I always wondered how Chrysler was able to run special (if not reliable) destroked versions of the 340 for this series without making factory street versions with that displacement, while Ford and Chevrolet had to manufacture 302 cubic inch street versions in order to homologate their engines for the series.
Disclaimer: Second-hand info, and I don't know how much is factual. But it seems reasonable. I discussed this with Dick, owner of Hobby Depot. He said that he has customers regularly calling him for new NASCAR model kits, and has all along. He told me that the main reason for no newer kits is because of the Car of Tomorrow. Not so much because they were generic, but because NASCAR declared their design to be their intellectual property, and only allowed companies to make models who were willing to pay exorbitant licensing fees, like 200K-300K per model - and this left pretty much die cast companies as the only takers. This was also one of the things that upset the car manufacturers, until Ford and GM reportedly threatened to pull out of racing unless they were allowed to run cars that actually resembled what they sell. Thus, no more CoT as of 2013. The manufacturers now own the car designs. Will they loosen up on the model companies? It would be nice.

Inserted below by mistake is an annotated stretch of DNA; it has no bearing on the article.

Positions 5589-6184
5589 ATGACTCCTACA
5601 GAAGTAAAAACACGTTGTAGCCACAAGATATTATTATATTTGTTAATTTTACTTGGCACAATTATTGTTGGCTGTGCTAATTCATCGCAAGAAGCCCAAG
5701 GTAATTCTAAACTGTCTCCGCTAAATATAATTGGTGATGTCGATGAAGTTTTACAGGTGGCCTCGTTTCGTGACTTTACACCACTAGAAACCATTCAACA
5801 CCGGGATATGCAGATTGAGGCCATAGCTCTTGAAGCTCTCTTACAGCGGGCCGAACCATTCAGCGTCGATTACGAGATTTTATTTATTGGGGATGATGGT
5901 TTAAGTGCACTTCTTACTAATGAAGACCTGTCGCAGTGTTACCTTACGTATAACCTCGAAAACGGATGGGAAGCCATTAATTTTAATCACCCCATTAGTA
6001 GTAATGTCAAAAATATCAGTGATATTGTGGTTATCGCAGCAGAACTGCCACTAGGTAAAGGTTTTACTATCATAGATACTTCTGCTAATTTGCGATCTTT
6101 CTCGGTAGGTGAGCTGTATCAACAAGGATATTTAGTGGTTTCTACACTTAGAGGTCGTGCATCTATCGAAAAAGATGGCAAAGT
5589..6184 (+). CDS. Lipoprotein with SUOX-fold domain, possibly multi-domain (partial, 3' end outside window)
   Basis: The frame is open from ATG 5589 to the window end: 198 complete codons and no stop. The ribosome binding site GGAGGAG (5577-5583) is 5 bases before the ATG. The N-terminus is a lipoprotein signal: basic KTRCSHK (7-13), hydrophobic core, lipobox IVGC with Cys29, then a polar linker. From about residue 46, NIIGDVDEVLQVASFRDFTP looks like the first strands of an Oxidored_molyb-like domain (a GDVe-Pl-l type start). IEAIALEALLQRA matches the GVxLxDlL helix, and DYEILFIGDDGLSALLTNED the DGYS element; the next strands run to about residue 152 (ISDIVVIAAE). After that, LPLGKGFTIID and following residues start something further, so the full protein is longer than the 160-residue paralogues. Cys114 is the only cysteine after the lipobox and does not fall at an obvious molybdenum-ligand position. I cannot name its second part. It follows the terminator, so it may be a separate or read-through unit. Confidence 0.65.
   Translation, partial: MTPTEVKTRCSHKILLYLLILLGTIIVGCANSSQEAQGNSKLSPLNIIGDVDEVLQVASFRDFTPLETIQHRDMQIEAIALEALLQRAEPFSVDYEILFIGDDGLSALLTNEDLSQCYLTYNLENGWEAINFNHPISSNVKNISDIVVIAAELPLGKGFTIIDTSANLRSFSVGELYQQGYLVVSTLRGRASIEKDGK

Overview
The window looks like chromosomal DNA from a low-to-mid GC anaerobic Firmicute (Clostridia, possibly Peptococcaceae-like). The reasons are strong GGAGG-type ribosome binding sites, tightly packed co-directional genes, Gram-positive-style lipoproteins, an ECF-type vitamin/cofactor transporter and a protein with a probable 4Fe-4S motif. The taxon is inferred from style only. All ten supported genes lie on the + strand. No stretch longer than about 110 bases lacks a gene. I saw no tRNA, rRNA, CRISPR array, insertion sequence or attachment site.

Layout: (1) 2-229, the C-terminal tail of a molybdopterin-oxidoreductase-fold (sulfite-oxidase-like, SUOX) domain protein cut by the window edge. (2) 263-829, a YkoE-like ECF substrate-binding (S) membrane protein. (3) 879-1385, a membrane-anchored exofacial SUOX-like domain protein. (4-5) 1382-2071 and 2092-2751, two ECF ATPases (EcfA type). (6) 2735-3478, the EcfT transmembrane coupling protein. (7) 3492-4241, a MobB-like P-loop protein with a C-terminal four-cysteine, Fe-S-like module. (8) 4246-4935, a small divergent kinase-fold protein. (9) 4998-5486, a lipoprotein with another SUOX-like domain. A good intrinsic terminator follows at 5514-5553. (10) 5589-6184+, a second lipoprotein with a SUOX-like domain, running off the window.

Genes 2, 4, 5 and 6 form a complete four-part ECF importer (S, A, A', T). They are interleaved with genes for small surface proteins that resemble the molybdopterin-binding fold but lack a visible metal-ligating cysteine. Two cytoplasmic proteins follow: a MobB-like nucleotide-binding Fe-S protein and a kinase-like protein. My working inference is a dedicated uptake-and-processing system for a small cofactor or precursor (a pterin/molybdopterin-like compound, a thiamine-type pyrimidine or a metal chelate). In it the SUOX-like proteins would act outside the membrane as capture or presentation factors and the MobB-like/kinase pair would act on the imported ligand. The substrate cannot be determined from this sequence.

You know what keeps me coming back to look at this Mustang? The stance. I'm a stance wonk, and this car sits just right, with perfect height, in/out and fore/aft placement of the wheels within the wheel wells. It's the first thing I notice on any build, and as nice as it is, this kit doesn't build like that out of the box. Very few do. I also like the color combo, corrected headlights, and added wheel well trim. It all just comes together so well. -MJS